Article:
My friend Jack asked me recently about geothermal heat pumps. I have been looking into heat pump technology for a while and wanted to write about it, so I gave him a longer-than-usual reply and figured I’d put some of what I wrote in my blog for anyone else who was curious about ground source heat pumps and net zero homes in general.
Heat pumps are like air conditioners running in reverse. You can use a heat pump to either heat or cool a building by reversing the flow of its refrigerant. Just as air conditioners become less efficient when the outside temperature gets too high, heat pumps get less efficient when the outside temperature gets too low (like around 30F). Of course, this is the worst time for a heating system to start losing its efficiency, that is, as the outdoor temperature gets colder, because it’s precisely when the maximum output from it is required. This is one of the reasons heat pumps have not been as popular in colder climates as they are in mild climates.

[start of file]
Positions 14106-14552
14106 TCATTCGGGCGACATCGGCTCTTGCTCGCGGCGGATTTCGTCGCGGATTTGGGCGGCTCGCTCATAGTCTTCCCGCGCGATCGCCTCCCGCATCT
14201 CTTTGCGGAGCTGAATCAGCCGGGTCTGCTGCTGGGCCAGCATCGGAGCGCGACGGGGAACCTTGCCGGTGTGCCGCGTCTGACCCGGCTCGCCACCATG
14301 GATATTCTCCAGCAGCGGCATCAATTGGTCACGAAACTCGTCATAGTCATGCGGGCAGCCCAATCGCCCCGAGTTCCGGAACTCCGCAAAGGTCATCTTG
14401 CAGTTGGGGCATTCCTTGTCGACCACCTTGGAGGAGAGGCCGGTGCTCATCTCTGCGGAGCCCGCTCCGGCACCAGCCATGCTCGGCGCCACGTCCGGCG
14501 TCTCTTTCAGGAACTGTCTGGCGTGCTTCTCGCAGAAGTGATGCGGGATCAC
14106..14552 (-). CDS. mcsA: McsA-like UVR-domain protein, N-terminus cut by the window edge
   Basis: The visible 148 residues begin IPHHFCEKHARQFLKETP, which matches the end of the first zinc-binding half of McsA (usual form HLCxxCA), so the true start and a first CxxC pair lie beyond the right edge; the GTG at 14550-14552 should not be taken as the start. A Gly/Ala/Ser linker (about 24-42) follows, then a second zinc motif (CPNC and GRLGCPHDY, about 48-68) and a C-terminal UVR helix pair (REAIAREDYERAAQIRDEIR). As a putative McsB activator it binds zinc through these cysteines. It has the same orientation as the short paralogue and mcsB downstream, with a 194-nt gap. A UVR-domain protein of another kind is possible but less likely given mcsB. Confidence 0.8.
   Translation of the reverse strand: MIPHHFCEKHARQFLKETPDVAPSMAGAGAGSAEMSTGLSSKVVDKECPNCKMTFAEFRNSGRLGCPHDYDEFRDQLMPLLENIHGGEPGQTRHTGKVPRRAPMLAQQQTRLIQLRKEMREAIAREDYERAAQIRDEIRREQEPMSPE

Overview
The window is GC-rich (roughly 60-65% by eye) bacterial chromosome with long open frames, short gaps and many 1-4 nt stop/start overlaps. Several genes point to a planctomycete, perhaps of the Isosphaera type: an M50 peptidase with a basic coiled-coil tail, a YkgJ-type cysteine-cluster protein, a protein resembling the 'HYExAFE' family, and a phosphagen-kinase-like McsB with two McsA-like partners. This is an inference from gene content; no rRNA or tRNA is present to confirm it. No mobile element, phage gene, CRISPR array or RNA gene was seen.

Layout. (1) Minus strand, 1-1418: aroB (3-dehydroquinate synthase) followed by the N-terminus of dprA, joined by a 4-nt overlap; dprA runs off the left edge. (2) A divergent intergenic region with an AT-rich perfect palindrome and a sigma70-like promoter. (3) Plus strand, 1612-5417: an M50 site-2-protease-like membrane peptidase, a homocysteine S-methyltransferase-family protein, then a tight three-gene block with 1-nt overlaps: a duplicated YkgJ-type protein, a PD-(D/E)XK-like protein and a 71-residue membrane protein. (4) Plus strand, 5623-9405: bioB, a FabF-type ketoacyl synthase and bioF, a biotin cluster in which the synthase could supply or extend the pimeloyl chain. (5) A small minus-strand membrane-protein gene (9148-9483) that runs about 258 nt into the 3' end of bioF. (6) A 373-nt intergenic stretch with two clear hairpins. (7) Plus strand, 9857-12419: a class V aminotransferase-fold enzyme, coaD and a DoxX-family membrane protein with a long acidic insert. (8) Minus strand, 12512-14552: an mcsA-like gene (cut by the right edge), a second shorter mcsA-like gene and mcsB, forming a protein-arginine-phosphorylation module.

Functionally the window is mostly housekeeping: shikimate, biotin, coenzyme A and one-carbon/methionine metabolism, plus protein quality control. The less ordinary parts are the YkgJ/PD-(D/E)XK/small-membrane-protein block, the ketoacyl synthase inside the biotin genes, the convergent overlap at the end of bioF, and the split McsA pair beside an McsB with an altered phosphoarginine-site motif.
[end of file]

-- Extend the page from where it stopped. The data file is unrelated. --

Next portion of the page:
The benefit of adding a geothermal source to a heat pump is that the heat exchange loop stays at a consistent temperature. This allows the heat pump to maintain its efficiency because the earth below the frost line at most latitudes in the lower 48 states stays at a consistent 50-60 degrees F year round. This constant source of temperature allows heat pumps to maintain a high ‘coefficient of performance’ (COP). The COP is similar in concept to an air conditioner’s SEER (Seasonal Energy Efficiency Ratio). Basically, the COP is a ratio of watts of electricity input to watts of heat output you get. A typical heat pump has a COP of around 3 if the difference between the indoor and outdoor temperatures is within about 40 degrees F. The less the temperature difference, the higher the COP and conversely, the larger the temperature difference, the lower the COP. A COP of 3 is like getting 300% efficiency compared with simple electric resistive heat which is 100% efficient. A 100% efficient heater has a COP of 1. However, when the outdoor temperature approaches freezing, a heat pump’s COP can drop down below 1, at which time a resistive backup heater takes over. The primary drawback of an air source heat pump is that just when you need heat the most, a heat pump starts to get much more expensive to operate due to the reduction in its COP. For geothermal (i.e., ground source) systems, the COP is closer to 3.5 all the time and so it doesn’t suffer from the problem with air source heat pumps that vary with outdoor temperature.